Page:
Red chiili, deseeded and sliced finely
2 garlic cloves finely sliced
I red onion finely sliced

Ok- for the tikka paste – you could use a shop bought jar – but why bother? This is funkier and sexier and far far tastier.

1 tsp cumin seeds
1 tsp coriander seeds
2 garlic cloves peeled
Thumb size piece of ginger, peeled
1 tsp smoked paprika
2 tsp garam masala
1/2 tsp salt
3 tsp veg oil or ground nut oil
2 tbsp of tomato sauce
2 red chillies
Small bunch of coriander
2 tsp ground almonds

For the paste – fry cumin and coriander seeds on a medium heat until toasted and smelling good. Add to a food processor with all the other ingredients and whizz until smooth.

Score lightly the fat side of the lamb. Smear it all over with the tikka paste – you will not use it all. Then stab a few holes in the skin and slot in the red chilli slices and garlic slices. It should look like this…


In an ideal world..I do not live in one but you might….marinate over night…pre heat oven when you are ready to cook it…170c. Lay the red onion slices on the bottom of a roasting tin. Drizzle with oil. Place lamb on top. Pop in the oven , covered with a wet sheet of grease proof paper for 3 and a half hours. Baste every half an hour. The coating will be beautifully wizened as in photo at top of page. Slice chunks off , or pull off with two forks.


Serve it with this brilliant crunchy Indian Chopped Salad.

Ingredients –

1 tsp fenugreek seeds / 1 tsp mustard seeds / small handful of dry curry leaves, crumbled / 1 tsp of chutney – I use Mrs Balls, but  mango chutney would be okey dokey / 4 poppadoms / 2 carrots peeled and grated / 1/2 cucumber / 1 bunch radishes / 3 spring onions / 2 little gem lettuces / a big handful of cherry tomatoes / 1 red chill deseeded / bunch coriander / bunch of mint / lemon

On a large board add the grated carrot, then chop up finely the cucumber, radishes, lettuce, tomatoes, chilli and the herbs. Add to the board and mix well. In a frying pan, gently fry the fenugreek, mustard seeds and the curry leaves in a glug of oil – I used garlic infused rapeseed oil. When the mustard seeds start to pop and jump – take off heat and add the chutney. Let it cool, then add to the board and mix in with all the other ingredients, plus a little grind of rock salt, and a squeeze of lemon juice. Crumble in the poppadom and stir again.


This was a corker of a meal – we ate with friends about 5pm, washed down with this……. well lots of this actually……….


….and then, for a dessert, which we ate at about 7pm on the garden in the late afternoon sun, I pan fried pears, halved in butter and brown sugar. I added sloe gin to each pears centre. Popped a lid on and left for about 25 minutes. I marinated some strawberries in strawberry liqueur for same length of time. I served them together with all the juices and a blob or so of crème fraîche.

IMG_3237IMG_3240Lazy Sunday afternoon luxury..and we ate our dessert in the sun, listening to the dulcet tones of Frank Sinatra himself, crooning his heart out. Perfect…..

First…catch yourself a pigeon…


I began early on in my twenties to collect cookery books and one that I really enjoyed reading and cooking from early on was The Readers Digest Cookery Year. Sounds dull I know – Readers Digest magazines were not the most scintillating of reads, even when you were stuck for an interminably long time in a dentist’s waiting room watching paint peel from the walls and trying to not hear children screaming just before the high pitched squeal of the drill wailed out – but this was a really interesting book, with colour plates of seasonal veg and fruit, photos of all the various animals and cuts of meat. Then the recipes followed for each month using veg, fruit, fish and meat for that season. It was first published around 1974 and it contains 500 or so traditional recipes, some of which are in danger of being lost if we are not careful, such as Durham Squab Pie. The book has a guide on how to skin rabbits, hang pheasants etc etc and gives advice on preparation. Sounds daunting but the recipes are easy to follow. This would be an appealing book for a novice cook, with hundreds of photographs of finished dishes to give a bit of confidence. It starts with chapters introducing one to all the basic main ingredients. Varieties of fish, meat, poultry, vegetables and fruit are all described in detail and are illustrated with the most marvellous water-colours. This medium seems to work well, giving a far clearer impression of the anatomical characteristics of the subject than can even the best photograph. Despite being a book from the 70s it is not bland or dull. Each month includes menus for that month and it uses butter, lard, and beef dripping in many recipes, so not for people with fancy diets! You can buy a new version of this book, but sadly they have gone all health conscious and it leaves lots of the more interesting dishes out and replaces butter or lard with olive oil. You can get hard back copies of the 70s edition on e bay for around £15 and it is well worth it.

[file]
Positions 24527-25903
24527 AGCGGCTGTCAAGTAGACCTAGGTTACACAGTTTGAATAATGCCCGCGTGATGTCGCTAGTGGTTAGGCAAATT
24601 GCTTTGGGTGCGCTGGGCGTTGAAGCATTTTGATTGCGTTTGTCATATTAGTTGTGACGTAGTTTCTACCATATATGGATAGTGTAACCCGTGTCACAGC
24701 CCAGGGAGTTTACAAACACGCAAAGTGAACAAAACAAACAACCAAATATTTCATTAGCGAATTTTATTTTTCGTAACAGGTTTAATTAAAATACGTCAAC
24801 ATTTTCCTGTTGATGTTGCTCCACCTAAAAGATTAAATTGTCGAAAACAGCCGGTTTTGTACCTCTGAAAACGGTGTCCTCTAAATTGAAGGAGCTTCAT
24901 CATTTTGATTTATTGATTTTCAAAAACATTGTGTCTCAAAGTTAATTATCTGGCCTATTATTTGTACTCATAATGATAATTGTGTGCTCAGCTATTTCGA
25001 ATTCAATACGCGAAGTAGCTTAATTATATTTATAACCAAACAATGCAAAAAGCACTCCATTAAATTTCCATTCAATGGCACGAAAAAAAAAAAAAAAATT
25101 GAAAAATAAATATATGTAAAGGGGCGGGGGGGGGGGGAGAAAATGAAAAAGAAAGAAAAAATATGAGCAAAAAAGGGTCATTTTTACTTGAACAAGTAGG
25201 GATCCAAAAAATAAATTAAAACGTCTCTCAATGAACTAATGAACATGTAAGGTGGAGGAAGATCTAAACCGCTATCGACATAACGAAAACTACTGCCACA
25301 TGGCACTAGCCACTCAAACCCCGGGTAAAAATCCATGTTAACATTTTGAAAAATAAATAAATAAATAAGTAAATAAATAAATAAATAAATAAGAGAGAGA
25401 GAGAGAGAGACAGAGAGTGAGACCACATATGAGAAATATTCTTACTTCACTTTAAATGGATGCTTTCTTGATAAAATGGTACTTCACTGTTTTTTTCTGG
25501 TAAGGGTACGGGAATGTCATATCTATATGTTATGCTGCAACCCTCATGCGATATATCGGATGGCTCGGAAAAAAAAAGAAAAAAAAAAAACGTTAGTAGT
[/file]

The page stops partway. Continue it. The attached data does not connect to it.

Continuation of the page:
Durham Squab Pie, which I mentioned above, is a lamb dish that makes you want to stoke up the fire and settle down for the evening. Originally, many, many years ago it was made using the (humble and much maligned) pigeon, which is what squab means. In culinary terminology, squab is a young domestic pigeon or its meat. The meat is widely described as tasting like dark chicken-though seemingly everything is when folk are stuck for a comparison! The term is probably of Scandinavian origin; the Swedish word ‘skvabb’ means “loose, fat flesh”. It formerly applied to all dove and pigeon species, such as the Wood Pigeon, the Mourning Dove, and the now-extinct and wonderfully named, Passenger Pigeon, and to their meat. More recently, squab meat comes almost entirely from domesticated pigeons. Anyway, the dish I used to cook a lot in the eighties, uses lamb or mutton chops. Squab pies would have had pie crusts top and bottom but mine uses sliced potatoes to line the buttered casserole dish.

Anyway – here is the recipe: Lightly pan fry the chops in oil until brown then lay to one side. You’ll probably need twelve for 4 people. Add a knob of butter to the pan and fry a couple of sliced cooking apples with a sliced onion and a table spoon of brown sugar. Peel around 4 or 5 medium potatoes – King Edward’s preferably, or just whites will do – then slice them thinly – about the width of a pound coin – no wider. Butter a casserole dish and line the bottom with half the potato slices, allowing them to overlap slightly. Lie the chops on the bed of potato slices, then sprinkle generously some fresh rosemary over them. A grind too of a little rock salt and lots of black pepper. When the apple mixture has been lightly browned, add to the chops and top up with chicken stock until just over the top of the chops- a litre should be more than enough. Then add another layer of sliced potatoes over the top. Add a knob of butter. Pop in a preheated oven at about 160 degrees centigrade for an hour. Needs some good bread to mop up juices afterwards!